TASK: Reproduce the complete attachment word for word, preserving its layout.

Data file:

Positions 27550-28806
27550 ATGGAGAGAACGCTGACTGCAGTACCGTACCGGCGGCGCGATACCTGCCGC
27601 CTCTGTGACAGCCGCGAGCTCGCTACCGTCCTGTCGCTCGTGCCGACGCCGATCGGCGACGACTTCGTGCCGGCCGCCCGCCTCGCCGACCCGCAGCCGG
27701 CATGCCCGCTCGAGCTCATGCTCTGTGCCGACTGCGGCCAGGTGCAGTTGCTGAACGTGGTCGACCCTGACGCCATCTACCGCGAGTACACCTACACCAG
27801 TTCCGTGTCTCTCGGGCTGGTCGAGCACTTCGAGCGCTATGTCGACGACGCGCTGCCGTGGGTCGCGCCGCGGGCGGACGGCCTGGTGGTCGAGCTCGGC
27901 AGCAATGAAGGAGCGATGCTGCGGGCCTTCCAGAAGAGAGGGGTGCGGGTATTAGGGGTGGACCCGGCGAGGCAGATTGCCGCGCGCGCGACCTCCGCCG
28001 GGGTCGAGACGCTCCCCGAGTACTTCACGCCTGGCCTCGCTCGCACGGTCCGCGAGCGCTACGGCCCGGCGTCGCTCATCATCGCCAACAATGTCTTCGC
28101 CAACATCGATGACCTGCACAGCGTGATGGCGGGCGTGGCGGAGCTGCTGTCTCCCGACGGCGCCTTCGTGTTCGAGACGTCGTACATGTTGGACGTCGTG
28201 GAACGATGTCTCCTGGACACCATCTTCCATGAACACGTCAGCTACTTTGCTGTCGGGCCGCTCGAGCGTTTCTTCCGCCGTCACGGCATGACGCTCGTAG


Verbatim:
Positions 27550-28806
27550 ATGGAGAGAACGCTGACTGCAGTACCGTACCGGCGGCGCGATACCTGCCGC
27601 CTCTGTGACAGCCGCGAGCTCGCTACCGTCCTGTCGCTCGTGCCGACGCCGATCGGCGACGACTTCGTGCCGGCCGCCCGCCTCGCCGACCCGCAGCCGG
27701 CATGCCCGCTCGAGCTCATGCTCTGTGCCGACTGCGGCCAGGTGCAGTTGCTGAACGTGGTCGACCCTGACGCCATCTACCGCGAGTACACCTACACCAG
27801 TTCCGTGTCTCTCGGGCTGGTCGAGCACTTCGAGCGCTATGTCGACGACGCGCTGCCGTGGGTCGCGCCGCGGGCGGACGGCCTGGTGGTCGAGCTCGGC
27901 AGCAATGAAGGAGCGATGCTGCGGGCCTTCCAGAAGAGAGGGGTGCGGGTATTAGGGGTGGACCCGGCGAGGCAGATTGCCGCGCGCGCGACCTCCGCCG
28001 GGGTCGAGACGCTCCCCGAGTACTTCACGCCTGGCCTCGCTCGCACGGTCCGCGAGCGCTACGGCCCGGCGTCGCTCATCATCGCCAACAATGTCTTCGC
28101 CAACATCGATGACCTGCACAGCGTGATGGCGGGCGTGGCGGAGCTGCTGTCTCCCGACGGCGCCTTCGTGTTCGAGACGTCGTACATGTTGGACGTCGTG
28201 GAACGATGTCTCCTGGACACCATCTTCCATGAACACGTCAGCTACTTTGCTGTCGGGCCGCTCGAGCGTTTCTTCCGCCGTCACGGCATGACGCTCGTAG